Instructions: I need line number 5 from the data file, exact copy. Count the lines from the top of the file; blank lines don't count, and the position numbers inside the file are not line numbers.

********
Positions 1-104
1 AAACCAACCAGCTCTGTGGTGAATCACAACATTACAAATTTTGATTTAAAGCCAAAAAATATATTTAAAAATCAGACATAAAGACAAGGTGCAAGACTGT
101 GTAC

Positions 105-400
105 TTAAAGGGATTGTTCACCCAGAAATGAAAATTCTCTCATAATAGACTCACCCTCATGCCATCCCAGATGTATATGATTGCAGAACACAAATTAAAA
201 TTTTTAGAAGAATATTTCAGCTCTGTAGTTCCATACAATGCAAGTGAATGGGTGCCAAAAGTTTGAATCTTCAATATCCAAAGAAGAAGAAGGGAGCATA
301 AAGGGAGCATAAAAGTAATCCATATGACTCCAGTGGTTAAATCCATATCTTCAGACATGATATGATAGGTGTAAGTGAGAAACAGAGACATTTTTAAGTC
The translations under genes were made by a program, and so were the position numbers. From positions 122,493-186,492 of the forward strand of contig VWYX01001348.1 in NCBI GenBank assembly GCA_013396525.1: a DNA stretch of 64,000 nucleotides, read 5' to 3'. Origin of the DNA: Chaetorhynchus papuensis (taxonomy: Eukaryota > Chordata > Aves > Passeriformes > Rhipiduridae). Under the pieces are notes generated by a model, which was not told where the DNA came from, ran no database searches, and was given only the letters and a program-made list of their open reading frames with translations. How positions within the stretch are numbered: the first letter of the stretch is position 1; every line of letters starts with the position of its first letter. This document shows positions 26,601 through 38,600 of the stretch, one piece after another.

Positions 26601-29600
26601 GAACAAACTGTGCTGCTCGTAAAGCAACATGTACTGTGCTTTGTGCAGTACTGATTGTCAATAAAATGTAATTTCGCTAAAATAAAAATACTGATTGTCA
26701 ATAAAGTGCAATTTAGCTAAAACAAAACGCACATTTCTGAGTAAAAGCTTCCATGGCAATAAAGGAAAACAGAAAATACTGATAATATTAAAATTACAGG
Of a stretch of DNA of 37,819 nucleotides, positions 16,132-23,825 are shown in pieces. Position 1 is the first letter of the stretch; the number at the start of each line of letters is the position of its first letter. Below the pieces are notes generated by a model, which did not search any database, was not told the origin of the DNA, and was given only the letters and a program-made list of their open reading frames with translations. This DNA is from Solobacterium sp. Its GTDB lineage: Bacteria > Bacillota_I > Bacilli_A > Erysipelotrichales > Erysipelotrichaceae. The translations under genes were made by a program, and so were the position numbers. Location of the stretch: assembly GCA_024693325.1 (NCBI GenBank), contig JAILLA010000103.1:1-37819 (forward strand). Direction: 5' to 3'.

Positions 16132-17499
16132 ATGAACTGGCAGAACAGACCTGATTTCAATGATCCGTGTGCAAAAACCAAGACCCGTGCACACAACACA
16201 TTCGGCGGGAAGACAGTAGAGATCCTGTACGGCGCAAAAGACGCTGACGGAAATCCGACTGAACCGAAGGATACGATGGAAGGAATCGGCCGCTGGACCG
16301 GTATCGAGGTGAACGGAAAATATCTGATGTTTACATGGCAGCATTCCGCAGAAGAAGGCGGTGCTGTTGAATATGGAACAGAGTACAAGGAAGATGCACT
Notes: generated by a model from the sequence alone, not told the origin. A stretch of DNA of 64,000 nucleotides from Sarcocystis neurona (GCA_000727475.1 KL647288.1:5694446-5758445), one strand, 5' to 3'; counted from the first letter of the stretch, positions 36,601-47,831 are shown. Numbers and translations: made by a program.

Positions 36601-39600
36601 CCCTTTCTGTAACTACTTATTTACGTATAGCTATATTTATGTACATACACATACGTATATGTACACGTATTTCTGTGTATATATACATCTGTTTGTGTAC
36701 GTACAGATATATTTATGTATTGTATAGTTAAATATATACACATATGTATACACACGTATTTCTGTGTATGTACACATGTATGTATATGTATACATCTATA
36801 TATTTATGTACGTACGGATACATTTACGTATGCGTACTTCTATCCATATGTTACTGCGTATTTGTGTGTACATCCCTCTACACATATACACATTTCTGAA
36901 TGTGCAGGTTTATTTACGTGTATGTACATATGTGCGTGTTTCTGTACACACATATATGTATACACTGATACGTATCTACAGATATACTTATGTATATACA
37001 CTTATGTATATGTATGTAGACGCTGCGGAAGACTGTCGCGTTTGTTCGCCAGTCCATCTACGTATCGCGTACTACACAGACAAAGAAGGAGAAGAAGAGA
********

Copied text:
105 TTAAAGGGATTGTTCACCCAGAAATGAAAATTCTCTCATAATAGACTCACCCTCATGCCATCCCAGATGTATATGATTGCAGAACACAAATTAAAA